Apollo, they said, left the south and traveled to the north every year- to the “mythical” land of Hyperborea in the extreme north. Hyperborea, far beyond the northern wind, was inhabited by a magical people who were Apollo’s special people. Apollo let Dionysos take over his Oracle at Delphi and flew to Hyperborea to be with his people, who were called “sun worshipers.”
Hyperborea was a real place; I believe it refers to both Britain and Scandinavia, but chiefly, it was likely a “mythologized memory” of Bronze Age Scandinavia, a long-mangled but still existing cultural memory from the Bronze Age, when the Mycenean forerunners to the Classical Greeks had a living relationship of cultural exchange with the Bronze Age Scandinavian kingdoms. Mycenean and Phoenician traders and adventurers certainly visited Scandinavia and Britain in the Bronze Age, and brought back stories of the great sun and solar worship held there. It was enough for memories of the luminous sun-lands of the far north to be remembered in a mythical form after the Bronze Age Collapse and after the long Greek Dark Ages.
Before anyone thinks this idea is strange, it is now a recognized fact that Homeric poetry also contains memories of historical events from the Bronze Age: the account of the Trojan War was a poetic or bardic memory- passed down by word of mouth through the entirety of the Greek Dark Ages- of a great and destructive Bronze Age war between the Myceneans and the Luwians of Anatolia. It was this prehistoric war (called by some “World War Zero”) that may have been one of the factors that brought down many of the great Bronze Age empires of the Mediterranean, including the Myceneans.
The Bronze Age collapse doubtless had several causes, but this great war may have been a very critical one. And countless centuries later, Greek Iron Age epic poetry “remembered” this war and told tales of it, albeit tales transformed for dramatic purposes. I think the stories of the magical northern land of Hyperborea are in a similar vein; and the fact that the Greeks linked Apollo to Hyperborea is support for my entire thesis about the prehistoric Solar-Archer God and the Bronze Age cultures of Britain and Scandinavia.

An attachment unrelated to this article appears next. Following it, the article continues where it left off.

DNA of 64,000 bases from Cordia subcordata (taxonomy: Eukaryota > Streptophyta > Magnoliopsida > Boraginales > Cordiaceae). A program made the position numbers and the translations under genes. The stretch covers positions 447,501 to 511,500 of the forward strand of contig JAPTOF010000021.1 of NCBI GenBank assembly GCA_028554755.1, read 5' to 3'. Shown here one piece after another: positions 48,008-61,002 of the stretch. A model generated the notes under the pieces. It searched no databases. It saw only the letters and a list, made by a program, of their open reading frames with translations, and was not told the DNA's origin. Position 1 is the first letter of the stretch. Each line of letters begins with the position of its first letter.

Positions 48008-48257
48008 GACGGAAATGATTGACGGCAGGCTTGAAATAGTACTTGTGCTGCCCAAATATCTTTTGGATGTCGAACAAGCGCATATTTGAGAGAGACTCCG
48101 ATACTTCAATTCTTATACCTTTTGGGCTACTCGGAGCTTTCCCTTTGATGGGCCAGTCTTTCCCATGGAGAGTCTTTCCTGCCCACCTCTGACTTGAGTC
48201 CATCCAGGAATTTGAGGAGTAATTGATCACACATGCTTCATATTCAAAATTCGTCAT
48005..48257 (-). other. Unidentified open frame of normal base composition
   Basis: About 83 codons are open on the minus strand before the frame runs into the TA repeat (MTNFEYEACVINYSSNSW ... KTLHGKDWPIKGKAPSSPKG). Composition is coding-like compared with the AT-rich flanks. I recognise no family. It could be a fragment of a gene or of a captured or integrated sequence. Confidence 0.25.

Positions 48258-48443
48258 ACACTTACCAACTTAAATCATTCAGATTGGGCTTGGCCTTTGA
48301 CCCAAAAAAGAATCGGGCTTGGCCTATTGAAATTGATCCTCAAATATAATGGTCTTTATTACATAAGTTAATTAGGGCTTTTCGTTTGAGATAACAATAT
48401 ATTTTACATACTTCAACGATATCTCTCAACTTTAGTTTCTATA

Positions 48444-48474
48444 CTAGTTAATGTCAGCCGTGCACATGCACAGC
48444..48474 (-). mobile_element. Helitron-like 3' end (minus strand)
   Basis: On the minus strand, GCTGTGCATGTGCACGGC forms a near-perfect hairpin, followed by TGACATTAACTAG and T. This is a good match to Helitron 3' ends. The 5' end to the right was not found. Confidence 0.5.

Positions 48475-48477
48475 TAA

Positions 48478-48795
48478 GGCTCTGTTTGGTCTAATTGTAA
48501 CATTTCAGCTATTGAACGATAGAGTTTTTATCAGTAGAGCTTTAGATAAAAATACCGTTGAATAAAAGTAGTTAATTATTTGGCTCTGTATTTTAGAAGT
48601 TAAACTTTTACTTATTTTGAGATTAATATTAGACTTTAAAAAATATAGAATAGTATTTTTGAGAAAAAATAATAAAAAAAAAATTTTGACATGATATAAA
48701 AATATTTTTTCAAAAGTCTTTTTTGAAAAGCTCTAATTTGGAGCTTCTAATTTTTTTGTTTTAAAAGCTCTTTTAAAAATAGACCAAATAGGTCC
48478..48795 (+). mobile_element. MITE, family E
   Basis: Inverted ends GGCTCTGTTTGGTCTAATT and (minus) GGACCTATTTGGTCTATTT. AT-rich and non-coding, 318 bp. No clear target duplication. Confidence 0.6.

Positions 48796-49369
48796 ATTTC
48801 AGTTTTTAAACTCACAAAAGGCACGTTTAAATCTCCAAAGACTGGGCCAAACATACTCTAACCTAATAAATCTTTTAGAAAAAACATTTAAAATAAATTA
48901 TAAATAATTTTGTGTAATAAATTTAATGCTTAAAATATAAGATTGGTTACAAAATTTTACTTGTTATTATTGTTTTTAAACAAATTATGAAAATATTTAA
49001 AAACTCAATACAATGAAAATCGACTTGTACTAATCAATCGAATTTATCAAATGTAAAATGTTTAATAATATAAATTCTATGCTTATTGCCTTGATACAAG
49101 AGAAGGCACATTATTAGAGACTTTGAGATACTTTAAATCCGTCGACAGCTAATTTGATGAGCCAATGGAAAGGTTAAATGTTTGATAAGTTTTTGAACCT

The historian Diodorus Siculus says:
“Of those who have written about the ancient myths, Hecataeus and certain others say that in the regions beyond the land of the Celts, there lies in the ocean an island no smaller than Sicily. This island, the account continues, is situated in the north and is inhabited by the Hyperboreans, who are called by that name because their home is beyond the point whence the north wind (Boreas) blows; and the island is both fertile and productive of every crop, and since it has an unusually temperate climate it produces two harvests each year. Moreover, the following legend is told concerning it: Leto was born on this island, and for that reason Apollo is honoured among them above all other gods; and the inhabitants are looked upon as priests of Apollo, after a manner, since daily they praise this god continuously in song and honour him exceedingly. And there is also on the island both a magnificent sacred precinct of Apollo and a notable temple which is adorned with many votive offerings and is spherical in shape.”